Sisters: It’s Complicated

Two weeks ago, I spent four nights and five days in California with my sisters. We were on our first just-us, unsupervised, all-adults vacation. Ever. And in direct violation of my firm rule about family visits- three days is the limit. Just long enough to feel like everyone spent some time together, but not too long so that everyone reverts to their puberty selves and starts bickering over jeans and shoes.

We almost made it. It was, of course, the last full night out that put us over the top. We spent a beautiful first day touring wine country and tasting some delicious beverages, picnicking looking out over the hills full of vines and mustard, laughing at our tasting bar neighbors. In true Trousers Family style, my middle sister looked over in horror as the wine snob beside us dumped something she didn’t like out into a bucket. “What a waste!,” she whispered, and proceeded to take her sample of the same bad wine as a shooter.

We had an early night after kicking back at the hotel with a bottle of local red picked up at the Target on the way back from the wineries. (We are also cheap. Or as I prefer to put it, thrifty.)

The next day, we headed into the city to explore. We stayed in Fisherman’s Wharf at the Courtyard. Seriously, the most convenient hotel of all time. Right by the end of the trolley line, on the streetcar line, within blocks of the buses, and a couple of blocks from Pier 39, the big entertainment complex. There was plenty of good seafood to be had, bars, and a ton of affordable souvenir shopping to be done. Also, the woman at the front desk will help you find your drunken sister when she wanders off with complete strangers at 2 am. Which is what brings me to the four day rule.

We decided, after two days of sight-seeing, to “stop in” at the nightclub next to the hotel. This place looked like every episode of Jersey Shore was happening simultaneously on the dance floor. The bartender was generously pouring Maker’s Mark and Diet Cokes. We all had entirely too many. And all of a sudden, it’s lights on and last call and we are tipsy and sassy and heading for the door. We’ve passed Day Three into Day Four. And now, everyone gets a drunken opinion, because we’re not visiting anymore- we’re family. Blood, or out for blood.

This, my sisters decided, was a great time to weigh in on their thoughts about whether I should be dating a woman (no), whether they thought I spent my money properly (no), and to share that my brother-in-law believes I am in some extended delusion about myself. Day Four is ugly. We hold most of this conversation standing outside the hotel, smoking and sniping at each other, until some guys from the bar invite us to a party. As the oldest sister, with the best tolerance for booze, I decline politely and firmly. No stranger parties at 3 am. No way, no how.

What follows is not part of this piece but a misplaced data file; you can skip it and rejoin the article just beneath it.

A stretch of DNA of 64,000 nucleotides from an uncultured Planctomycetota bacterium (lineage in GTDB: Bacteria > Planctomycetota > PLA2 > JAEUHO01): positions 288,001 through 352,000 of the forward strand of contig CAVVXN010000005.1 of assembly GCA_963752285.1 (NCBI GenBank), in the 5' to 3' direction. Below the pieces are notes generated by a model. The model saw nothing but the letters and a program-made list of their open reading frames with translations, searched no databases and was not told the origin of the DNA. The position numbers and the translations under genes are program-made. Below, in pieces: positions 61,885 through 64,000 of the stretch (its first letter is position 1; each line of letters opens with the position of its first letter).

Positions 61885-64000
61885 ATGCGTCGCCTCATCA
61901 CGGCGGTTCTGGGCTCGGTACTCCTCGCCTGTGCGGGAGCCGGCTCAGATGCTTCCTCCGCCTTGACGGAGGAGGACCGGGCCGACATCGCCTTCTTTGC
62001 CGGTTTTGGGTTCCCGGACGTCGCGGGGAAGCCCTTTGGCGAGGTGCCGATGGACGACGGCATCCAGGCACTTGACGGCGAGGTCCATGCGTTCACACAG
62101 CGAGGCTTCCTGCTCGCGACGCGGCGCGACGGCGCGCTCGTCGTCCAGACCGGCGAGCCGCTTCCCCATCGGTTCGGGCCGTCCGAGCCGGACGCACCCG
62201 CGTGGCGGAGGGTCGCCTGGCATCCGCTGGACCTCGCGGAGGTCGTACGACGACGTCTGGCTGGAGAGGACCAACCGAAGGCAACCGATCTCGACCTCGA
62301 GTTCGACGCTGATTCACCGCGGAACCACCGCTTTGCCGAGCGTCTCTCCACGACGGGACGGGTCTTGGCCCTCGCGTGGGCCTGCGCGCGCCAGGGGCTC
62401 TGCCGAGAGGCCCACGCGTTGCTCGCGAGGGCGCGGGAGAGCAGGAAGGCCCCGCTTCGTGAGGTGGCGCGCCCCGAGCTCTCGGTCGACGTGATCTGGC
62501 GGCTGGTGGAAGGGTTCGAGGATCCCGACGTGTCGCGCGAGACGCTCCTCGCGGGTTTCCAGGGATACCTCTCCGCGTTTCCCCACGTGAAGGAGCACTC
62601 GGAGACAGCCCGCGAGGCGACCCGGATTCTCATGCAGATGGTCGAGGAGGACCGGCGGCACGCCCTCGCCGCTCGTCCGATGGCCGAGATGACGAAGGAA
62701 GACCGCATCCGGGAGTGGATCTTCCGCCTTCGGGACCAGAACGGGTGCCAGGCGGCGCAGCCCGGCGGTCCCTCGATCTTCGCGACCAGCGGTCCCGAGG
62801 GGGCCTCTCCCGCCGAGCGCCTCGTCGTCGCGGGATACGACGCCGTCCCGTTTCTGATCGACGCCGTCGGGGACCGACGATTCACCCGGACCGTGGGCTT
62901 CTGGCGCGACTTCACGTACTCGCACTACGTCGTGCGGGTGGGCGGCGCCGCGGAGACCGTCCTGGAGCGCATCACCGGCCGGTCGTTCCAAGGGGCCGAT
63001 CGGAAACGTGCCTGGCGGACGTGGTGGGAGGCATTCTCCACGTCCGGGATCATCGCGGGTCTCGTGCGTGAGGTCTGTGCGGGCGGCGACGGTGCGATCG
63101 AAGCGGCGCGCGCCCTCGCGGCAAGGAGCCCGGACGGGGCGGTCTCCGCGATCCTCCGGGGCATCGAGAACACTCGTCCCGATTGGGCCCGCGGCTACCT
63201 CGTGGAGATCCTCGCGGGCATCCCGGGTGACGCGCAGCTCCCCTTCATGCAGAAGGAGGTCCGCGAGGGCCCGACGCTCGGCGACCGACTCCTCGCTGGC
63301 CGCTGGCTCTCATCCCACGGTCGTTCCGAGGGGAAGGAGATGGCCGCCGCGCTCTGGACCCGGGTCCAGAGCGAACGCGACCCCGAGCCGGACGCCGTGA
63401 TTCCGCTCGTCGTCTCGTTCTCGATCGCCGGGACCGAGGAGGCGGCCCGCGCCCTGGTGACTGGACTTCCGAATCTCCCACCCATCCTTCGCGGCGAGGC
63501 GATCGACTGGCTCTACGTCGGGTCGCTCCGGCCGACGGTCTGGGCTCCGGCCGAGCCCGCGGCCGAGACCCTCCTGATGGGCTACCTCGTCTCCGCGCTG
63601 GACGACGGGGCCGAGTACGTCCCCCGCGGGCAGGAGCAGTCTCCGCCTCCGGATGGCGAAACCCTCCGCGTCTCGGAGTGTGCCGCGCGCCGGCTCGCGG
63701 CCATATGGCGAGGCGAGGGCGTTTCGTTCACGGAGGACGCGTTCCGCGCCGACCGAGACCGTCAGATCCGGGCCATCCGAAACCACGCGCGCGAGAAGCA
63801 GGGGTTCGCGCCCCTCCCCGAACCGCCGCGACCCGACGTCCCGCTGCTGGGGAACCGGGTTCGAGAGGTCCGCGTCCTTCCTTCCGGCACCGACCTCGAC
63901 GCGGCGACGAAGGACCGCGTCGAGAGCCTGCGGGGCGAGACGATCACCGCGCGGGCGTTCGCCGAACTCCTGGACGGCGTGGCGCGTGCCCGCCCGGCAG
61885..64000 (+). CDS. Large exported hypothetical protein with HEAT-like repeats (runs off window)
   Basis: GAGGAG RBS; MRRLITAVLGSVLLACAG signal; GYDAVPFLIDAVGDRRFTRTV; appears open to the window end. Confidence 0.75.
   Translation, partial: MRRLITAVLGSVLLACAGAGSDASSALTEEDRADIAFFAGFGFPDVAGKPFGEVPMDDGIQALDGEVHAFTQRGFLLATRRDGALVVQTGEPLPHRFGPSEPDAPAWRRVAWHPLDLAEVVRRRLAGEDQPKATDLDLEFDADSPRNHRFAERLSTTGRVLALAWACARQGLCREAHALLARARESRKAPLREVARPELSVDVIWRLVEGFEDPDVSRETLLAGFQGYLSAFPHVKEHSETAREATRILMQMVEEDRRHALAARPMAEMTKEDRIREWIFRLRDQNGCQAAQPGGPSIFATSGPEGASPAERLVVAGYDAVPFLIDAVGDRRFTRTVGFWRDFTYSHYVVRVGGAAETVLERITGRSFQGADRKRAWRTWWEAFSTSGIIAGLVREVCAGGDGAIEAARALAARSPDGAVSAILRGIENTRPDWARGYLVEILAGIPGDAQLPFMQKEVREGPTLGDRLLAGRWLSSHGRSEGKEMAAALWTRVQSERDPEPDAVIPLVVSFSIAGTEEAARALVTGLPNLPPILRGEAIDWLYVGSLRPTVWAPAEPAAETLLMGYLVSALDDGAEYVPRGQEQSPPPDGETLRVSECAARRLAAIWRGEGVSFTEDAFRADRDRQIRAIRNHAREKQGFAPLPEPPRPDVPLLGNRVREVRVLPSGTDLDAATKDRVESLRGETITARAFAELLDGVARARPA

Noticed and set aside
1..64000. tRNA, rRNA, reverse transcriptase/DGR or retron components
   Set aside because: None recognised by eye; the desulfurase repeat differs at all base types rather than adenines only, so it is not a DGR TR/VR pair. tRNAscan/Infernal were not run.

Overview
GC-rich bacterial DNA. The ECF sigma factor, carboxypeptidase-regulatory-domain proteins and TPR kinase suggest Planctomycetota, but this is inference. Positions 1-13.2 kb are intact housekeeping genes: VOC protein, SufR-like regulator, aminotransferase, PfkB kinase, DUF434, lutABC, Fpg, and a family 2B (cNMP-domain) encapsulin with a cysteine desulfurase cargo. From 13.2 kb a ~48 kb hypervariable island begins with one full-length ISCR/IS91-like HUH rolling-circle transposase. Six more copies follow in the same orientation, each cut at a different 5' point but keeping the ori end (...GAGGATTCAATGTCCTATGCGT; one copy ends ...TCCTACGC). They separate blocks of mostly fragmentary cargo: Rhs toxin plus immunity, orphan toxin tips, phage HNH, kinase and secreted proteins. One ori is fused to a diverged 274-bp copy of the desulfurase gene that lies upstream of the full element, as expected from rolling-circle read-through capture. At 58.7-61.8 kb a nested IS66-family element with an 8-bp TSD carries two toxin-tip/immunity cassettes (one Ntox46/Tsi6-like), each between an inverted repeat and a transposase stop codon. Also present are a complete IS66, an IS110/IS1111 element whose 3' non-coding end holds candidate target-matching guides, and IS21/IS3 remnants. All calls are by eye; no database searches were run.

The drunkest sister decides that if I won’t let her leave, she should invite these strangers up to our room where I have a bottle of wine. Another veto. I am rapidly becoming the “UnFun One” or as I like to think of it, “The Safe One When It Comes to Stranger Danger.” So, while I step out to light a cigarette and have my back turned, boom! Missing sister. Or as The Lady said when I later relayed this story, “A lost party member is right up there with The Worst.”

Yep. Much more sobered, and officially pissed off I set out to search for The Adventurer. I put out an APB with the aforementioned front desk clerk, roam the few blocks around the hotel hoping that she didn’t, God forbid, get in a car, and discover that she has left her cell phone on the night stand. Thirty minutes later, as I pace up and down the front sidewalk and the youngest cries on my shoulder, the desk clerk flags me down. And there is The Adventurer smiling like a Cheshire Cat in the hotel lobby. Exhausted, we take her upstairs and everyone passes out for the night.

But, because we are, remember,  in violation of the Three Day Rule, the morning starts off with the kind of screaming match that we haven’t had since high school- accusations, insults, rapidly shifting allegiances (oh, the joy of three siblings), and a moment where we all just agreed to go off and explore for the last day without one another. A real sister explosion.

And then, a tiny miracle. As The Adventurer is declaring me an old fuddy duddy and enemy of fun and just before she goes to slam the bathroom door, I say “….All you had to say was, ‘I’m sorry.'” Silence. She takes a shower and ten minutes later, she comes out with “You know… you’re right.” Contrition, hugs all around. We head off to taste Irish coffees at the bar that claims to have invented them.

That’s the way it goes with sisters. At least with mine. And while I’m not thrilled that they feel the need to have opinions about my life that I disagree with, there’s no way I could stop them from sharing them. That’s how it works.

We find each other when we wander off; we find our ways back to each other every time.



Filed under Daily Life, Family, Travel

3 responses to “Sisters: It’s Complicated

  1. Kate

    OMG! You were literally two blocks from my apartment! I would have loved to meet you and help locate your wayward sibling.

  2. marriagecoach2

    In my experience, the best way to alleviate stress and bickering among sisters is to brush each others’ hair.

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